Community honors veterans killed in action
Dozens of people gathered at the Western Garfield County Veterans Memorial to pay tribute to those veterans who made the ultimate sacrifice, and express their gratitude to the man responsible for the memorial’s most recent addition.
The ceremony served as the official dedication of a new stone with the names of Garfield County veterans killed in action — the result of two years of research and fundraising spearheaded by longtime Rifle resident John Scalzo. The ceremony kicked off with the presentation of colors by members of Boy Scout Troop 223 before a series of speakers took to the podium to recount personal stories and share their appreciation for Scalzo’s efforts.
Garfield County Commissioner Mike Samson recalled learning of the death of Thomas Griffee, whose name is one of the 91 listed on the memorial. Griffee, who was killed in Vietnam, was older than Samson. Despite his youth at the time, Samson said he still remembers the sense of deep gratitude he felt after hearing news of Griffee’s sacrifice. “I’ll never forget the feeling I had,” he said.
Samson recalled Scalzo’s work in raising funds for the original Western Garfield County Memorial dedicated in 2009, and thanked him for his tireless effort in honoring the county’s service members.
The appreciation was not limited to those who spoke at the event. Rifle resident Dee McCown said she attended to thank Scalzo for giving the community an important reminder of Garfield County’s willingness to “give the ultimate sacrifice.”
The amount of work Scalzo put into the project is remarkable, said Bill Nelson, a Rifle resident and veteran.
Scalzo, who lightened the mood with comedic remarks as the wind whipped through Deerfield Park, shared an abbreviated version of the story that resulted in the new stone with the more than 30 people in attendance. “Why did I do this?” Scalzo asked. “I did it to prove that it could be done.”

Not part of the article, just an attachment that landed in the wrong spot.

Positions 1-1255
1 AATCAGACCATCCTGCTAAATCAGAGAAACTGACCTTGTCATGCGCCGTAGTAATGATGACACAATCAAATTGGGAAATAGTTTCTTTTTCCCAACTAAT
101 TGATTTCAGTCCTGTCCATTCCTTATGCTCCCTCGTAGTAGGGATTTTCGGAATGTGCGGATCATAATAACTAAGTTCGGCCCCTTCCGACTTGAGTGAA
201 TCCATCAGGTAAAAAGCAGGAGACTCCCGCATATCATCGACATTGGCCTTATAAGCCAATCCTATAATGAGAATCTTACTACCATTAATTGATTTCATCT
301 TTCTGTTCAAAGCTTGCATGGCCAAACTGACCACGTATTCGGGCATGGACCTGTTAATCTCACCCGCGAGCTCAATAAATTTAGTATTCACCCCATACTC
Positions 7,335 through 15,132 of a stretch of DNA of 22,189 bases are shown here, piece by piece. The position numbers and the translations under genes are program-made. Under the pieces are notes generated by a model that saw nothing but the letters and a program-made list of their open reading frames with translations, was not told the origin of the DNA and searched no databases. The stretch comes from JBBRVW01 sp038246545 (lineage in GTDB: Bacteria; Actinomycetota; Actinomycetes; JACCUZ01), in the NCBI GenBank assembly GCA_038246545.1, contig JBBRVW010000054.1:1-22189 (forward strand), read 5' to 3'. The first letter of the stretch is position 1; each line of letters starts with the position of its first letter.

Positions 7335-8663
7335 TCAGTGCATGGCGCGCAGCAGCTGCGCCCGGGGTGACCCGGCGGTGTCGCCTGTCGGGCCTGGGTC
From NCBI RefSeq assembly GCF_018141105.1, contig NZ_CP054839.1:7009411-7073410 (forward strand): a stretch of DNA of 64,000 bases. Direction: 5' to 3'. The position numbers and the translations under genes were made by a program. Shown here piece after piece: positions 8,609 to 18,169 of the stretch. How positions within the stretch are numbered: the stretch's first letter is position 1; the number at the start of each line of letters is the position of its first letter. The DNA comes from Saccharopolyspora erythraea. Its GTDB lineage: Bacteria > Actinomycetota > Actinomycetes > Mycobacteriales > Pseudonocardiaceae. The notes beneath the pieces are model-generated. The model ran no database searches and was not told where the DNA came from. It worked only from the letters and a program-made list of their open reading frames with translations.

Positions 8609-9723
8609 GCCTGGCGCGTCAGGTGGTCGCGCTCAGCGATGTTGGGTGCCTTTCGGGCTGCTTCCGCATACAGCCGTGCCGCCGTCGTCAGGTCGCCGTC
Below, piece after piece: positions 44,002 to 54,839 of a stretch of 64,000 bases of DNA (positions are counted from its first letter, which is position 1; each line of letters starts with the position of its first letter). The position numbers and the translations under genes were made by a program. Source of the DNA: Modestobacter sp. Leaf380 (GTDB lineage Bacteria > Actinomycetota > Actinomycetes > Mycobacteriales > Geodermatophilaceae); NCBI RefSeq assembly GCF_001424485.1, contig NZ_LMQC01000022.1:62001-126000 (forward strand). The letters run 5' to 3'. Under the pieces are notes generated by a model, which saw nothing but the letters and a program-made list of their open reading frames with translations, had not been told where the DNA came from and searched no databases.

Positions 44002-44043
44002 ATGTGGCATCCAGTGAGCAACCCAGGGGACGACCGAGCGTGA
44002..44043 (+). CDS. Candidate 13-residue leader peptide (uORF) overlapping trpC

While he was determined to demonstrate he could complete the project, Scalzo said it would have been impossible without help from people like his niece Cathie Zarlingo, Rifle resident Dick Rhoades and Laura West, librarian at the Rifle Branch Library. All three spoke briefly about their involvement in the project.
While many of the speakers thanked Scalzo, he seized the opportunity to pay homage to the civilians, many of whom were never recognized during and after World War II. For Scalzo, who served as a U.S. Merchant Marine during the war, the lack of recognition is an injustice yet to be corrected.
“These merchant seamen were never honored for their service,” he said sporting a Merchant Marine cap. “We got no recognition.”
Following the ceremony’s conclusion, Scalzo said he was happy with the turnout but even happier to close this most recent chapter. The surplus funds raised for the stone will go toward maintenance of the memorial.
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